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I would just say that when building your impression, always look at paintings and drawings from the period that you want to portray. Look at all you can find. If it was painted after the period, forget it. You can go to some historic sites and date the paintings (of the same subject) by the clothes and accoutrements shown. Painters paint what they see around them and what will please their customers. Remember, they are first and foremost businessmen. Even the best of them will throw in an anachronism if they like it's looks.
 
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What an interesting thread, thanks everyone for the info!
Here are some pictures that I took at the Alamo of the bronze of Davey Crockett. The bronze was in the shade, but you can still see the clothing and implements pretty well.
 

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Notchy Bob

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I would just say that when building your impression, always look at paintings and drawings from the period that you want to portray. Look at all you can find. If it was painted after the period, forget it. You can go to some historic sites and date the paintings (of the same subject) by the clothes and accoutrements shown. Painters paint what they see around them and what will please their customers. Remember, they are first and foremost businessmen. Even the best of them will throw in an anachronism if they like it's looks.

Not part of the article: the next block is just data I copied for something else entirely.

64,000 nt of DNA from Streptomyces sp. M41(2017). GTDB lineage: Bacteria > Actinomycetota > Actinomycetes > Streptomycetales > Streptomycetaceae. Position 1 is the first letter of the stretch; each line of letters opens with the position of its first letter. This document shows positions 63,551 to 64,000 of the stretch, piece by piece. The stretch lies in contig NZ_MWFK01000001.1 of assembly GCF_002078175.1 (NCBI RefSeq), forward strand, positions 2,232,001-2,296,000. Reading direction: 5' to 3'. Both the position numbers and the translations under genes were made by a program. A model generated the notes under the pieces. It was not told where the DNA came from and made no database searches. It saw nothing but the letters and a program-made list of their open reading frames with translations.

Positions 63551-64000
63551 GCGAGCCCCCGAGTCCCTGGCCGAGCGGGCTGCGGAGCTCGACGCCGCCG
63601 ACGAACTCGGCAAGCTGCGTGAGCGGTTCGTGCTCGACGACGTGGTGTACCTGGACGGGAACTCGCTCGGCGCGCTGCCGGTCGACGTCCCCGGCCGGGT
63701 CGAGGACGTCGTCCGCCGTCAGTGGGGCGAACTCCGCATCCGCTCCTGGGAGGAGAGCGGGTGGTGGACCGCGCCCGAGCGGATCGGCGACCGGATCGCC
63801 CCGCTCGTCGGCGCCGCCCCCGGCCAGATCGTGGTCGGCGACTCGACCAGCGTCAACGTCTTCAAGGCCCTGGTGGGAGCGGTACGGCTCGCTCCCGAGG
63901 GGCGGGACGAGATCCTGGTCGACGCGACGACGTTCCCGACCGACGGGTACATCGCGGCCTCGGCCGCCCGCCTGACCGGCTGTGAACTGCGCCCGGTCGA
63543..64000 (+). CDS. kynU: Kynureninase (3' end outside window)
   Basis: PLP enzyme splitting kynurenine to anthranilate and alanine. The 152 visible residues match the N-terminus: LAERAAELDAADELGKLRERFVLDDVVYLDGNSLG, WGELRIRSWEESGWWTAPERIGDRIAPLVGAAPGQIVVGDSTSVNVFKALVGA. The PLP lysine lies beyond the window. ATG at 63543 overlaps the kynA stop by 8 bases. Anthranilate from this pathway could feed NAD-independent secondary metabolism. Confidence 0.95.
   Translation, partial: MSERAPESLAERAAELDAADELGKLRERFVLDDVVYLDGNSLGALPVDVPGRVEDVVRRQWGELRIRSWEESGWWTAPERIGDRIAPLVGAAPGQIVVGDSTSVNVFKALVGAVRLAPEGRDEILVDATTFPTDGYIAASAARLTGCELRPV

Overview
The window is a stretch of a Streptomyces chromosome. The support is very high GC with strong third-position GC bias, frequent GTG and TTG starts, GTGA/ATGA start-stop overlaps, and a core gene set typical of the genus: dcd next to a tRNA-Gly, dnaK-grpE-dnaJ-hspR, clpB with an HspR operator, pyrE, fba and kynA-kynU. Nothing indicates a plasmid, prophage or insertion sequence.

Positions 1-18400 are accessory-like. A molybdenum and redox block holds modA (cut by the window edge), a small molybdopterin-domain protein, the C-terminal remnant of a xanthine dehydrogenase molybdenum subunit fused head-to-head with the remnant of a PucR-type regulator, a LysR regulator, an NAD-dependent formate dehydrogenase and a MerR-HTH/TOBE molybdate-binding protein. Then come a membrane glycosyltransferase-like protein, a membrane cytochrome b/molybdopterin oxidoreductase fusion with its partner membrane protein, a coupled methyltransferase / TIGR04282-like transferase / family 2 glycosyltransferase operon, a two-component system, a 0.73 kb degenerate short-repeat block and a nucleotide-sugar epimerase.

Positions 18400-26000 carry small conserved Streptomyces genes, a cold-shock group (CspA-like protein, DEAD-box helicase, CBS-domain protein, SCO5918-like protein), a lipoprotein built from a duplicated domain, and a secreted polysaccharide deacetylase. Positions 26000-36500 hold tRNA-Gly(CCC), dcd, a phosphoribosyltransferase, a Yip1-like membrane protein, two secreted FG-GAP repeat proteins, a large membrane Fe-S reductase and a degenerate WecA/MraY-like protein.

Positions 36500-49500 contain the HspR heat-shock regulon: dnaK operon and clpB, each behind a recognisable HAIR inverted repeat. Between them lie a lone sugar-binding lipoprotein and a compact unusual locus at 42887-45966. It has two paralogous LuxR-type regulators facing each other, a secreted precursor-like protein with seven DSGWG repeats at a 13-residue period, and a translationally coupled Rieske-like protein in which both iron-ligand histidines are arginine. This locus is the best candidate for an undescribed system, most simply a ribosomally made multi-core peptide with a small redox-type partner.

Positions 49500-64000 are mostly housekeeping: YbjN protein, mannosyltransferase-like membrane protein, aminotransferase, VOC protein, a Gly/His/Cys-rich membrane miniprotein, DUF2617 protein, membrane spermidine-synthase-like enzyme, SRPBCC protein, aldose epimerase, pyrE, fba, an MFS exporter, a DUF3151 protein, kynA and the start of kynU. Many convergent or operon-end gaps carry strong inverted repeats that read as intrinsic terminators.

I would agree with this, but I just don't know of any paintings dating from that period in the southern Appalachians. I am sure there are a few out there, and I have seen paintings from the lowlands and tidewater areas but usually depicting people of some means. In the Spanish southwest, there are the casta paintings showing all sorts of people. The mountain men had Miller, Bodmer, and Catlin (among others), and there are paintings from the French and Indian War and from the American Revolution. But paintings of southern frontiersmen, in their natural habitat? If anybody finds any of these, by all means let us know. Audubon was there, but apart from a portrait of Daniel Boone, he concentrated more on his wildlife art.

Good advice, but the images may be scarce. I'm sure there are some, but I haven't found them.

Best regards,

Notchy Bob
 
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I would just say that when building your impression, always look at paintings and drawings from the period that you want to portray. Look at all you can find. If it was painted after the period, forget it. You can go to some historic sites and date the paintings (of the same subject) by the clothes and accoutrements shown. Painters paint what they see around them and what will please their customers. Remember, they are first and foremost businessmen. Even the best of them will throw in an anachronism if they like it's looks.